Edinburgh International Film Festival 2013: the best documentaries
Dummy Jim, Lunarcy and Shooting Bigfoot among the 10 finest real-life stories at EIFF 2013
Not an out and out documentary this one, as there's some fictitious/dramatised elements mixed in (a theme that crops up elsewhere in the programme), but filmmaker Matt Hulse was inspired by a true story: that of James Duthie, a deaf-mute Scotsman who cycled thousands of miles to the Arctic Circle and back. Duthie's mantra - 'It's better to wear out shoes than sheets' - will stick with anyone who has a sense of adventure in their soul.
Cineworld, Thu 20 & Fri 21 Jun.
BAFTA-winning filmmaker Morgan Matthews has been very cagey when asked to clarify whether or not his film is a cover-up of Bigfoot's real existence (as has been alleged by some disgruntled members of the Bigfoot community, following the film's premiere in Toronto). Will the film be able to convince you sasquatch is real? Or is it just a study of the hunters and trackers who believe in the creature themselves? You'll have to watch it to find out.
Filmhouse, Fri 21 Jun and Cineworld, Sat 22 Jun.
The 1973 tennis match between multiple Grand Slam winner Billie-Jean King and former tennis pro Bobby Riggs was about more than sport: Riggs, a self-proclaimed male chauvinist pig, had declared that, at the age of 55, he could beat any woman in the world. James Erskine and Zara Hayes’ documentary uses the match as an introduction to a wider discussion on the rise of feminism in the 70s - an arena in which King (who executive produced the film) is as renowned as she is in tennis.
Dominion, Fri 21 Jun and Cineworld, Sun 23 Jun.
The great American character actor is the subject of this entry in the festival's Films on Film strand. David Lynch, Wim Wenders, Sam Shepard, Kris Kristofferson and Debbie Harry are among the talking heads lining up to discuss Stanton's career, with scattered appearances from the man himself performing some traditional American folk songs on guitar.
Cineworld, Thu 20 Jun and Filmhouse, Sat 22 Jun.
The world’s most famous living scientist helps tell his own story in this documentary from Stephen Finnigan. As well as Hawking's battle to overcome Motor Neurone Disease, with which he was diagnosed aged 22, the film will also touch on some of his outstanding scientific achievements - including the publication of A Brief History of Time - and his eventful personal life.
Filmhouse, Fri 28 Jun.
Don't be fooled by the name 'Billy Boyd' on the poster for The Great Hip Hop Hoax - this has got nothing to do with erstwhile hobbits. Rather, it's the real name of rapper Silibil who, along with his partner Brains (real name: Gavin Bain), convinced the world they were Californian rap superstars in the making... rather than just two gifted liars from Dundee. Big props to one of the best taglines we've read in a while: 'Get rich or try lying.'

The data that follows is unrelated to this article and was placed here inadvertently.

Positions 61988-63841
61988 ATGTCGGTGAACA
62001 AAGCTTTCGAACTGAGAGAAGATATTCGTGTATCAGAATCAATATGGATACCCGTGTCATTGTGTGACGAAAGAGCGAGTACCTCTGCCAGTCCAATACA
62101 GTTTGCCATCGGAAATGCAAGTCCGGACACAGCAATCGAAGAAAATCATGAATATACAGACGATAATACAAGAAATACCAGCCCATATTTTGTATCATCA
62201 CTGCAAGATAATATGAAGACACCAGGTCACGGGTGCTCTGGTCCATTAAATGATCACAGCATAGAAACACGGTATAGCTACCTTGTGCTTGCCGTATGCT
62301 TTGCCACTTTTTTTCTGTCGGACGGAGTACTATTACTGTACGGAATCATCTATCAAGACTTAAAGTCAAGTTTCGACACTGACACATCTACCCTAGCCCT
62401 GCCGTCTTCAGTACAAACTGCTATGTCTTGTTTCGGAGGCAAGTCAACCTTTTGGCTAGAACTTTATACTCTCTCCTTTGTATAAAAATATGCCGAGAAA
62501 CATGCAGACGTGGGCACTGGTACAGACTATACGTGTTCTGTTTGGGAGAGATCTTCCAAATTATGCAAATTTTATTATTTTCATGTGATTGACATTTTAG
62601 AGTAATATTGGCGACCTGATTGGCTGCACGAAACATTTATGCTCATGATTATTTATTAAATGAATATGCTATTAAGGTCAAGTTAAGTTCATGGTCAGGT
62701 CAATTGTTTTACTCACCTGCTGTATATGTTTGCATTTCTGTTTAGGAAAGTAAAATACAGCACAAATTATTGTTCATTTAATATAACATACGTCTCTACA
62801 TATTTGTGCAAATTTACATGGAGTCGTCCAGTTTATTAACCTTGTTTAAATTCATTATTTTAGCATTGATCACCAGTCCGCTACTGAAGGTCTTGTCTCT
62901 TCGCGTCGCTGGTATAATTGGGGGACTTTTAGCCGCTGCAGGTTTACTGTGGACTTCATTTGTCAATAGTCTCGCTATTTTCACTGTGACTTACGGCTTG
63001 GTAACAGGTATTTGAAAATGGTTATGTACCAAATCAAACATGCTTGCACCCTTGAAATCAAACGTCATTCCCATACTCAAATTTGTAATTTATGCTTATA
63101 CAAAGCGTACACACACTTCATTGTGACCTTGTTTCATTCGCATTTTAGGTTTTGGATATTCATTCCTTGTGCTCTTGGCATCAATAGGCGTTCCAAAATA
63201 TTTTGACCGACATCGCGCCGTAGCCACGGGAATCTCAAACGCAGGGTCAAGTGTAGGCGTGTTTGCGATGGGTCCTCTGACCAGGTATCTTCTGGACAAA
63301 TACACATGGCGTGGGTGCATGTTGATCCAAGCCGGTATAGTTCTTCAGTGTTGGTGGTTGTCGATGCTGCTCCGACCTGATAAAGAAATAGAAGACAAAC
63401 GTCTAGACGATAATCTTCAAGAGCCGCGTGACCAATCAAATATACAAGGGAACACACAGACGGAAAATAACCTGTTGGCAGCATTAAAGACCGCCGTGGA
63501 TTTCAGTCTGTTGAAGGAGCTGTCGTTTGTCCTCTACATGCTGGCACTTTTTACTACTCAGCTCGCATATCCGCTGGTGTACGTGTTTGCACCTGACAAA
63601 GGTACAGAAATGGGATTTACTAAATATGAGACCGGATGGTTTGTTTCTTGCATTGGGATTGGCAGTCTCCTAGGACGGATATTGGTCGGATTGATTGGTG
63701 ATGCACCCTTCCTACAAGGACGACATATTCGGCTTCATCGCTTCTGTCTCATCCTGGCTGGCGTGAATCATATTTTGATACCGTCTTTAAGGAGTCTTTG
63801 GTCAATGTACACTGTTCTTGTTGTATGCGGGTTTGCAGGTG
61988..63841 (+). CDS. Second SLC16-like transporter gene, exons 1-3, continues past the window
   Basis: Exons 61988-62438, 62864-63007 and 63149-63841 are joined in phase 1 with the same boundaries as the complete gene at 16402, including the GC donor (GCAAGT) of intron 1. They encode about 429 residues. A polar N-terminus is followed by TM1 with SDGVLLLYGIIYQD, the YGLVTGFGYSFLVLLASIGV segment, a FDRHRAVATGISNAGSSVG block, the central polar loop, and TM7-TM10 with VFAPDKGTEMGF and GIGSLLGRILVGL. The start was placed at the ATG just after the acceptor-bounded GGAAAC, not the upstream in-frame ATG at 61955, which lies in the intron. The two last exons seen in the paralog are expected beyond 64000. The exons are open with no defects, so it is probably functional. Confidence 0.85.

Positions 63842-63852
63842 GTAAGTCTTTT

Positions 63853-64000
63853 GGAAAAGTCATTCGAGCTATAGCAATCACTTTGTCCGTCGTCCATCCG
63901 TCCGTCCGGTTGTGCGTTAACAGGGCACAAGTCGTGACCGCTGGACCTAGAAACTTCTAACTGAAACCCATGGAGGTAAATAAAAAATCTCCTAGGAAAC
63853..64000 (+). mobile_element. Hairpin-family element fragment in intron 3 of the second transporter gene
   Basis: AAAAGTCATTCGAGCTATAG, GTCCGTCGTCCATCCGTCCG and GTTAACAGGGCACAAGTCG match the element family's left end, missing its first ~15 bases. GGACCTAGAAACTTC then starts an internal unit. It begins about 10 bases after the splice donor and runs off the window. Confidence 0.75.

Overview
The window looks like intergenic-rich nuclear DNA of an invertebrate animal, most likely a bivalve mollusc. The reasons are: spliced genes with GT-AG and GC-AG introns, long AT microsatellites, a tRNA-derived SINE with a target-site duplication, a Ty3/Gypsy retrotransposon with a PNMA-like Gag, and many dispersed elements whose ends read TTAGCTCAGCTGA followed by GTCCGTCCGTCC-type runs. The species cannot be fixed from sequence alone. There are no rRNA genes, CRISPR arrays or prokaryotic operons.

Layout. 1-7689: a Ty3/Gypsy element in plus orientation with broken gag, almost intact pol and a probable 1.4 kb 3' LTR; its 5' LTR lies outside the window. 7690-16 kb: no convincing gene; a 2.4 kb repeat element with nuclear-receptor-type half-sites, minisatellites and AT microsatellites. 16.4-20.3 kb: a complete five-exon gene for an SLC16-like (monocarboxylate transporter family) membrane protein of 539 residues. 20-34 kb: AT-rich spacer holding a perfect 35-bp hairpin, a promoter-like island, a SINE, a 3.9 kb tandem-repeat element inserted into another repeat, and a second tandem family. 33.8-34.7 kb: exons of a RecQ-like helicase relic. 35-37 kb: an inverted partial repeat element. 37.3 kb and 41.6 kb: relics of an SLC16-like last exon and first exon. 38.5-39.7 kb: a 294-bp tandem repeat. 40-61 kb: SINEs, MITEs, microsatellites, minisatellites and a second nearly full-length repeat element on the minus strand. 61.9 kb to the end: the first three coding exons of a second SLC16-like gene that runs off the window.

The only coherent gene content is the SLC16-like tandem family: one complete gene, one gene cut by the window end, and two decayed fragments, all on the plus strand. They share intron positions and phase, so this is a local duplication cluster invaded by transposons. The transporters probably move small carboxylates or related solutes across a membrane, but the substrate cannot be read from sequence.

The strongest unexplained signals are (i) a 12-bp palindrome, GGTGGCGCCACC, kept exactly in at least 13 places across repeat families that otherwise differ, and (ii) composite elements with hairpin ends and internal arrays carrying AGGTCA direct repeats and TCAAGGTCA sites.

Cineworld, Wed 26 & Thu 27 Jun and Odeon Wester Hailes, Fri 28 Jun.
While there is definitely a local element to Neil Platt's battle against Motor Neurone Disease, it's place at the EIFF is nothing to do with geographical convenience. A heartbreaking, humourous and humane look at living with terminal illness, the film has already generated substantial buzz from appearances at Amsterdam's International Documentary Film Festival, the Riverrun International Film Festival (where it won Best Doc) and the Canadian Hot Docs festival.
Filmhouse, Thu 20 Jun and Cineworld, Sun 23 Jun.
Documentaries exploring outsider perspectives are often some of the most entertaining to watch: witness the entire back catalogues of Louis Theroux and Jon Ronson, or Shining obsession doc Room 237. Falling into that tradition is Lunarcy, which features a cast of outlandish characters who all have some connection with the moon, whether they be former astronauts, lunar real estate agents or wannabe space pioneers.
Cineworld, Sat 22 & Sun 23 Jun.
Next time you're thinking of griping about the NHS, consider the plight of Sofia, the capital city of Bulgaria: a city of two million inhabitants, it's served by only 13 ambulances. Sofia's Last Ambulance follows a day in the life of paramedic crew Krassi, Mila and Plamen as they attempt to tend to the city's wounded with a combination of optimism, good humour and cigarettes.
Cineworld, Thu 20 & Fri 21 Jun.
Sarah Polley has already turned in a couple of keenly observed indie dramas (Away From Her, Take This Waltz) - now she turns the camera on her own life, using the stories woven by her own family to explore notions of perception and memory, and how we shape our past through our present-day narratives.
Cineworld, Fri 21 Jun and Filmhouse, Sat 22 Jun.